COPENHAGEN (Reuters) – Danske Bank (DANSKE.CO) said on Thursday that it was being investigated by the U.S. Department of Justice about non-resident accounts at its Estonian branch which are at the center of a 200 billion euro ($230 billion) money laundering scandal.
FILE PHOTO: General view of the Danske Bank building in Copenhagen, Denmark, September 27, 2018. REUTERS/Jacob Gronholt-Pedersen/File Photo
The bank said in a statement it had “received requests for information from the U.S. Department of Justice (DOJ) in connection with a criminal investigation relating to the bank’s Estonian branch conducted by the DOJ,” and was cooperating.
Danske Bank also said it would end its share buyback program after reassessing its capital targets after Denmark’s Financial Services Authority said its compliance and reputational risks are higher than previously thought.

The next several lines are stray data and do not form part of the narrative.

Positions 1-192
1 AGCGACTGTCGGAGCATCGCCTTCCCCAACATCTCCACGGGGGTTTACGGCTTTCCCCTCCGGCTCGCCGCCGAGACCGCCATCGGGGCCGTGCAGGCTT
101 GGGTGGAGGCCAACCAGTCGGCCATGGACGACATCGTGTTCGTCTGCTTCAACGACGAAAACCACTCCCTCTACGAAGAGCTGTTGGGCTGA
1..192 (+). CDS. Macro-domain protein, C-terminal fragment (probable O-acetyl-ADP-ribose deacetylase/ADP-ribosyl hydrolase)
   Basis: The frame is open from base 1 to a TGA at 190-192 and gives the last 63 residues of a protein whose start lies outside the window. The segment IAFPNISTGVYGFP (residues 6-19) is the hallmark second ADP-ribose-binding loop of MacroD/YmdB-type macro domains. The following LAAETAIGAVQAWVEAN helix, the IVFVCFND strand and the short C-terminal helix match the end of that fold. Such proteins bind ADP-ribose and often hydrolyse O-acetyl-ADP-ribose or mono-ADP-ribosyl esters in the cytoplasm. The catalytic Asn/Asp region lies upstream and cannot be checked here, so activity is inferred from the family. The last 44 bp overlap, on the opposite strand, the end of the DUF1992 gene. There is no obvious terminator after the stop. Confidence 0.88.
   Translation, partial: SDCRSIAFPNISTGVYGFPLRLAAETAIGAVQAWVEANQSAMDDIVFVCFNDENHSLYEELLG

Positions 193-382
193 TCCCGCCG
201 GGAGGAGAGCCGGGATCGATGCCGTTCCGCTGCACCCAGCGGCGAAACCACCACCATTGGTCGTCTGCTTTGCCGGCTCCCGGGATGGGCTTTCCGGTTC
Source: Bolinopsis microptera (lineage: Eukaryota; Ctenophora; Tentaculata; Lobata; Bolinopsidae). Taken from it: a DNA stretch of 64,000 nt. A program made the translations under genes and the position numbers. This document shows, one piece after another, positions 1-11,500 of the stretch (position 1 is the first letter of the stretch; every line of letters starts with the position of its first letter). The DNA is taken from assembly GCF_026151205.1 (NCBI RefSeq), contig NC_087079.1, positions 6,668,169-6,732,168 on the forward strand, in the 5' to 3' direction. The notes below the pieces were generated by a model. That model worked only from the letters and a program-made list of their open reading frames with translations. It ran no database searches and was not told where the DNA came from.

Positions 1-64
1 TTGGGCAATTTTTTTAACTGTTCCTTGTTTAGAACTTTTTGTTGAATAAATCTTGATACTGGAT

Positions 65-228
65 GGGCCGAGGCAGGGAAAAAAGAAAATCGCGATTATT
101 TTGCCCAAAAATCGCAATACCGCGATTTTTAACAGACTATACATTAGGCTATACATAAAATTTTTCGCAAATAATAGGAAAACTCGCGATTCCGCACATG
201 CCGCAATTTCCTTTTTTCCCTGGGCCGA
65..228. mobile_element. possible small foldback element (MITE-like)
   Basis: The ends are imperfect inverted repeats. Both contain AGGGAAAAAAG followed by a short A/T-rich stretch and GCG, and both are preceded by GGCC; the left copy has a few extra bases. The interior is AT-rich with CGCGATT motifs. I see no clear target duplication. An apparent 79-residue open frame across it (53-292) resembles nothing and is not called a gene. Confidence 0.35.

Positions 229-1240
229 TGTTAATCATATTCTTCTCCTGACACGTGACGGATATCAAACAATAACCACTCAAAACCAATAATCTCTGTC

Shares in Danske Bank fell by three percent to 160 Danish crowns, their lowest level since January 2015 and a 33 percent decline so far this year.
Last month, Danske Bank said in an internal report that payments totaling 200 billion euros, many of which it described as “suspicious”, had been moved through its tiny Estonian branch between 2007 and 2015.
That scandal led to Danske Bank’s chief executive stepping down and prompted regulators across the European Union to question the oversight of the bloc’s financial sector.
Banks doing business in Estonia handled more than $1 trillion in cross-border flows between 2008 and 2017, the country’s central bank said on Wednesday.
Reporting by Teis Jensen; writing by Alexander Smith; editing by Jason Neely/Keith Weir